Gadgets on the Road

Eszter Hargittai shares tips on what to take on overseas work trips -- and how to make your tools effective.

April 24, 2015

Smartphones and tablets can be valuable during travel just to help pass the time, but with the myriad of apps out there, they can also improve the experience of getting from one place to the next and can ease the exploration of distant and foreign lands, especially for those attending international conferences or doing research abroad. Here, I elaborate on some issues worth considering ahead of time when planning a trip, especially to international destinations.

A source of confusion can be what to do about data plans while abroad. These can get expensive, so it is worth researching options up front. T-Mobile offers free international roaming, but take note that it is rather slow. It is definitely a great backup to have in case you are stuck somewhere without any alternatives, but I have not found it to be sufficient for regular daily use. Do call them up before your trip to make sure it is set up to work. (T-Mobile has also recently added free international text messages, which is a nice plus.)

It is worth consulting with your phone and data provider to find out about their international options. I do not tend to add voice services when abroad, as you can do so much in other ways nowadays, either by using text or relying on voice or video apps through Wi-Fi in case you want to talk to someone. Nonetheless, if voice services are of interest, again, be sure to sign up for an international package before you leave.

To keep track of my data usage, I reset the data counter on my phone the moment I land internationally. I then monitor my usage regularly. I figure out my approximate daily allocation based on the plan for which I signed up and look to see if I am staying within those limits. That is, if I signed up for 120MB for a six-day trip, then I know I should limit my usage to about 20MB per day. Unfortunately, I recently discovered that this is not a foolproof method. I received notice from AT&T of having reached my 800MB limit even though my phone showed that I was at 765MB. That is a considerable discrepancy, so keep that in mind.

But checking the number is nonetheless helpful to give you some general sense of how much data you are using. It is too easy to eat up data quickly, and the charges can add up. I recommend turning off cellular data usage for most of your apps, especially data-heavy apps like ones that concern photos, since you do not want image uploads eating away at your data allocation. This then means that your photos will only be uploaded when you are on Wi-Fi, but that should be fine in most cases.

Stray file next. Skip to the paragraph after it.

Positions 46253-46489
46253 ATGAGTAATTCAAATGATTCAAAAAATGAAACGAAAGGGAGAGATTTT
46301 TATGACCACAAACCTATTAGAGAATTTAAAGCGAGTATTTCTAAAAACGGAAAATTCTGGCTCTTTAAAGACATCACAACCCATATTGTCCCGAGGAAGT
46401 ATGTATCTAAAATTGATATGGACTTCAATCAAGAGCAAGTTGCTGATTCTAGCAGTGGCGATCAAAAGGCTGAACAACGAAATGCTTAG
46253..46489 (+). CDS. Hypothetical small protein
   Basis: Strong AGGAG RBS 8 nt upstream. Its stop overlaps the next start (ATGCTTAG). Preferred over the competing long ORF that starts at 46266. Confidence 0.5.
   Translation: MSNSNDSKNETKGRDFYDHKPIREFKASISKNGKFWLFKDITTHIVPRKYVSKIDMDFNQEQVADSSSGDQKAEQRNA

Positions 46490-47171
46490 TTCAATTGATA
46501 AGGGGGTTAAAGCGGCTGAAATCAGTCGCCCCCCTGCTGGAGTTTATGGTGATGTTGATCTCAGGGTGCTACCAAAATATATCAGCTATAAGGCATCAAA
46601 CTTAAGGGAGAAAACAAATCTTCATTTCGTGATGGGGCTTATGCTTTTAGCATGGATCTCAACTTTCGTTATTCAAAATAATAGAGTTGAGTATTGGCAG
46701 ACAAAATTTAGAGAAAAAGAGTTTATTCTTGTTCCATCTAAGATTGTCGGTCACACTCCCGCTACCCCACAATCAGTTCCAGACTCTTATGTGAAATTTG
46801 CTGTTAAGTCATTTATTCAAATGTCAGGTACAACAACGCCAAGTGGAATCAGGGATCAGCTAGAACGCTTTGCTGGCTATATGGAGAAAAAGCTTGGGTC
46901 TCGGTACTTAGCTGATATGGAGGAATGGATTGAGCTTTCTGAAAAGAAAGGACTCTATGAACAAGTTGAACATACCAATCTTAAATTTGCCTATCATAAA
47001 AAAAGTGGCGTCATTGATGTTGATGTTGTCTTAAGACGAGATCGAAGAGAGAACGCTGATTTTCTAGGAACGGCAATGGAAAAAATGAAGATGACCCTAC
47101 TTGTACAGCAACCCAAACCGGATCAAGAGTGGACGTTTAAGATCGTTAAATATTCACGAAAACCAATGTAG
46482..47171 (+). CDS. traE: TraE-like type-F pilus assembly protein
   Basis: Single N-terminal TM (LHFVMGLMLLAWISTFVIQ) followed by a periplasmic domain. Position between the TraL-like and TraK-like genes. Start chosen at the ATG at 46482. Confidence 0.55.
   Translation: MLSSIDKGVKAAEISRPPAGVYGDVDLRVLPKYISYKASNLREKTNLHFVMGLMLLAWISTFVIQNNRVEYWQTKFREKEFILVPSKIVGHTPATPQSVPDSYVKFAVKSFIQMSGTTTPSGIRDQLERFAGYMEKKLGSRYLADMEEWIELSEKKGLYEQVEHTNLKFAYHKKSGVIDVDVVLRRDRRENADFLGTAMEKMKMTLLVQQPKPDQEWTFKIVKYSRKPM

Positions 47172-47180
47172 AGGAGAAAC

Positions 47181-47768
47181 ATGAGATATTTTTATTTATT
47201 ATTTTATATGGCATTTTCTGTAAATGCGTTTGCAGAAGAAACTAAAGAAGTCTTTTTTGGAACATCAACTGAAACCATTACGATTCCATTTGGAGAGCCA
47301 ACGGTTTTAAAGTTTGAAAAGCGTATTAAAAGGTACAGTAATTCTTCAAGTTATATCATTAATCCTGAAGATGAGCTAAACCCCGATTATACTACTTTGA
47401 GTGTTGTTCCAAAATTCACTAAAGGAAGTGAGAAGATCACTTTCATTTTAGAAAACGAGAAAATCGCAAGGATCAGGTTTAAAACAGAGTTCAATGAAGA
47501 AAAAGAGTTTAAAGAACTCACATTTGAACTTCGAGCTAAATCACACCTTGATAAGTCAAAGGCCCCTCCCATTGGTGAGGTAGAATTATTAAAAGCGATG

Free Wi-Fi will often be your friend while traveling. I noticed on a recent trip to Europe that free Wi-Fi is popping up in an increasing number of public locations. For example, Cologne, Germany, has free Wi-Fi covering most of its old town, which is a place most tourists are likely to visit when in the area. Free Wi-Fi was not as common in Budapest, but I spotted notices in several parks there as well, and it is very common in restaurants, cafés and hotels. In the latter case, you sometimes have to ask for a password. The point is to remember such hot spots as options so that you are not using your limited data plan.

When booking a hotel, be sure to check whether it offers free Wi-Fi as opposed to noting the availability of Internet access more generally. The latter often comes with hefty costs. A travel site like TripAdvisor lets you use “free Wi-Fi” as one of the criteria for searching among hotels.

Another way to approach having phone and data access is to get a local SIM card to put in your phone or buy a cheap phone that works locally (not all U.S. carriers have phones that will allow you to switch out SIM cards -- check with your provider for details). Depending on how much you plan to use voice and data services, this may make sense. I myself have never done this as I found it to be too much hassle given the alternatives, but if you visit the same place often, it may be a helpful option.